I have fasted for numerous reasons over the years. Always in conjunction with prayer, I have fasted as an expression of grief (for instance, most recently, for help understanding my Mother’s death), as a petition for protection, for intersession, among others. I think where fasting has had the most dramatic impact has been as part of expressed remorse over sin, and repentance that has led to a changed lifestyle.
First John 1:9 says that if we confess our sins, Christ is faithful and just to forgive us of our sins. But have you ever wondered about the spirit in which confession is to be made? I have sat in church meetings where the same person repeats a litany of past sins over and over again. Drunken binges, unfaithful relationships, jail sentences served, families neglected. After a while, I have wondered, to whom are these people speaking? Are the things being said merely to solicit some reaction from the audience? The only necessary audience to hear our confession is God, and all He requires to bestow forgiveness is genuine recognition for sins committed.
Donald S. Whitney states in his book Spiritual Disciplines for the Christian Life, “Mere admission is not confession. Christ is dishonored by a frivolous view of confession that does not appreciate how much our sin cost Him.” Dietrich Bonhoeffer, the WWII Christian martyr, might categorize this kind of confession as “cheap grace,” because confession without at least some real remorse costs us nothing, and makes a mockery of Christ’s sacrifice on the cross.
Fasting has not always yielded immediate results in me, nor should we expect that. God will work and reveal in us what He wishes in His time. Having said that, the times I have fasted as an expression of remorse for sins committed, and in repentance, have always been spiritually ‘eye-popping’ experiences. Perhaps it is head knowledge that drives me to fast and pray, but the heart responds quickly to the obedience of the action. Soon, the weight of my transgression is revealed, and I sense the gravity of the broken relationship with God, and those whom I may have sinned against. As I continue to pray, perhaps not all at once, but over time, release comes, usually with tears. What a relief!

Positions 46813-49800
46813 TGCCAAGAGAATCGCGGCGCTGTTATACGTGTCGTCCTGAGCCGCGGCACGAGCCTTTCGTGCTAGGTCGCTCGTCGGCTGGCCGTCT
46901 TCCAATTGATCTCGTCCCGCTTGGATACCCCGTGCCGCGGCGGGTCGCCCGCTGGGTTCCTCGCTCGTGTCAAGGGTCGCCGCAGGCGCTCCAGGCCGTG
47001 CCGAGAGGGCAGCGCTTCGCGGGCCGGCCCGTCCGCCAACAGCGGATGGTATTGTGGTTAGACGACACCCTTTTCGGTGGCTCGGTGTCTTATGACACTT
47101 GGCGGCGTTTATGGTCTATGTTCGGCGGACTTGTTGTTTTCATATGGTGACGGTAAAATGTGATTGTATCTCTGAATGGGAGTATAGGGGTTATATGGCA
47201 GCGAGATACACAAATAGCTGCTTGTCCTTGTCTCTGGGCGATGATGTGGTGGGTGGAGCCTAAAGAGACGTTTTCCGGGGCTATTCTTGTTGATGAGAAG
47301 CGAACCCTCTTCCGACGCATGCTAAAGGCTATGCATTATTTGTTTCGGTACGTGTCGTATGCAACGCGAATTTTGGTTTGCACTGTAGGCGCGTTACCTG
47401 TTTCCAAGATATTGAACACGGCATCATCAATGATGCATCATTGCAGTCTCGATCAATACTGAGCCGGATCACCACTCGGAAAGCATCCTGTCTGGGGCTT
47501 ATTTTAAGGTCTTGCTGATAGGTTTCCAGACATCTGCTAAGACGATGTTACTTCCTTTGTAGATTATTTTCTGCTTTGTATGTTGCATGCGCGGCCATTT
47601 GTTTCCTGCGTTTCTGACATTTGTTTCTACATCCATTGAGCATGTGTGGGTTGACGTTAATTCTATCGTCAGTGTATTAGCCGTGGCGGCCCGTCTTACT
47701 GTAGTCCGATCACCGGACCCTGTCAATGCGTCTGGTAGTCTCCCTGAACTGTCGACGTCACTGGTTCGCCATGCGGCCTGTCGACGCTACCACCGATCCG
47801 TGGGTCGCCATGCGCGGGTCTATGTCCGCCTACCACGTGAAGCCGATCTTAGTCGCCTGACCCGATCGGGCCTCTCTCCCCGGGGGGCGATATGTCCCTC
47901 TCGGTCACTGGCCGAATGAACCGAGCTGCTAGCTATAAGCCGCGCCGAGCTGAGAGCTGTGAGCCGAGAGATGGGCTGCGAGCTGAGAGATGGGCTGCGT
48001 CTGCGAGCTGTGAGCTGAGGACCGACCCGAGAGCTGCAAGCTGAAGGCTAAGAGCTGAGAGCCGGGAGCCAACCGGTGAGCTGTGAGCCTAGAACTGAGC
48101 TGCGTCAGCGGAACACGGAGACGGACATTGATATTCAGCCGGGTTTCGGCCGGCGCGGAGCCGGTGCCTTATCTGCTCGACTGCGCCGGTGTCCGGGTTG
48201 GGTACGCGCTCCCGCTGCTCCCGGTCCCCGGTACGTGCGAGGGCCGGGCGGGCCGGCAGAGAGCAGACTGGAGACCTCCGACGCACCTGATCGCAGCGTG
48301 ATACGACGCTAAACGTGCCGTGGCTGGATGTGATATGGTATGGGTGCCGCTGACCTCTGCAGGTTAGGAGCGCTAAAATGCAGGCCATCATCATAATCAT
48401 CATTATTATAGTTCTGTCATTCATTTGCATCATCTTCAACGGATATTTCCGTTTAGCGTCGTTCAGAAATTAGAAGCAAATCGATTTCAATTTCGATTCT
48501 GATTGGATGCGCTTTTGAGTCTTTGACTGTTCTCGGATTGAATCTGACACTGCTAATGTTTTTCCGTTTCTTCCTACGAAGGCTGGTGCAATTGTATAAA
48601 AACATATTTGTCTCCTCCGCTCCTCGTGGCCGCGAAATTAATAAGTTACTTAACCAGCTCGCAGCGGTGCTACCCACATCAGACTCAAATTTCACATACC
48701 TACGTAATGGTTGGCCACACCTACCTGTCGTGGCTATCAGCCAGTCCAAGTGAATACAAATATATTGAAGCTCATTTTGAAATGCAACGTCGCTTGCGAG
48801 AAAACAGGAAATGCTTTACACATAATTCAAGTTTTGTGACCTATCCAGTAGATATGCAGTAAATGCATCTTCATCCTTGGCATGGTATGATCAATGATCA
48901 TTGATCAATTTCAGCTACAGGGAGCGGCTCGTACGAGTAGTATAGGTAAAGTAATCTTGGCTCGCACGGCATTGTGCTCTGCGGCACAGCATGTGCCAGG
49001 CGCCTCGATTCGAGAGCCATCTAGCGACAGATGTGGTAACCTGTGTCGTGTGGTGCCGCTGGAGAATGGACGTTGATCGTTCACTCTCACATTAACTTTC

Science has never been able to explain the physiological reason for tears. We hate to cry, and hate even more that we seem to have no control over it! It is enough to drive some people away from confession, knowing that giving even a minutia of thought to a wrongdoing will bring out the Kleenex. However, King David understood the value of confession, and tears. Read Psalms 32 and 51. There is nothing, and I mean nothing, like the lifting of the heavy weight of sin from my soul.